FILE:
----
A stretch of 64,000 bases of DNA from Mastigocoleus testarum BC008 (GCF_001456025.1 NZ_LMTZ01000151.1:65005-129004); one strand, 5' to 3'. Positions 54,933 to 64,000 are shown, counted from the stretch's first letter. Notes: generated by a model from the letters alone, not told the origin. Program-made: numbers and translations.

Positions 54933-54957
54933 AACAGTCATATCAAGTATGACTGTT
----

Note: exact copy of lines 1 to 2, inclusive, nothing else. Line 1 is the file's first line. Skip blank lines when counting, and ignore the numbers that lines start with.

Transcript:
A stretch of 64,000 bases of DNA from Mastigocoleus testarum BC008 (GCF_001456025.1 NZ_LMTZ01000151.1:65005-129004); one strand, 5' to 3'. Positions 54,933 to 64,000 are shown, counted from the stretch's first letter. Notes: generated by a model from the letters alone, not told the origin. Program-made: numbers and translations.

Positions 54933-54957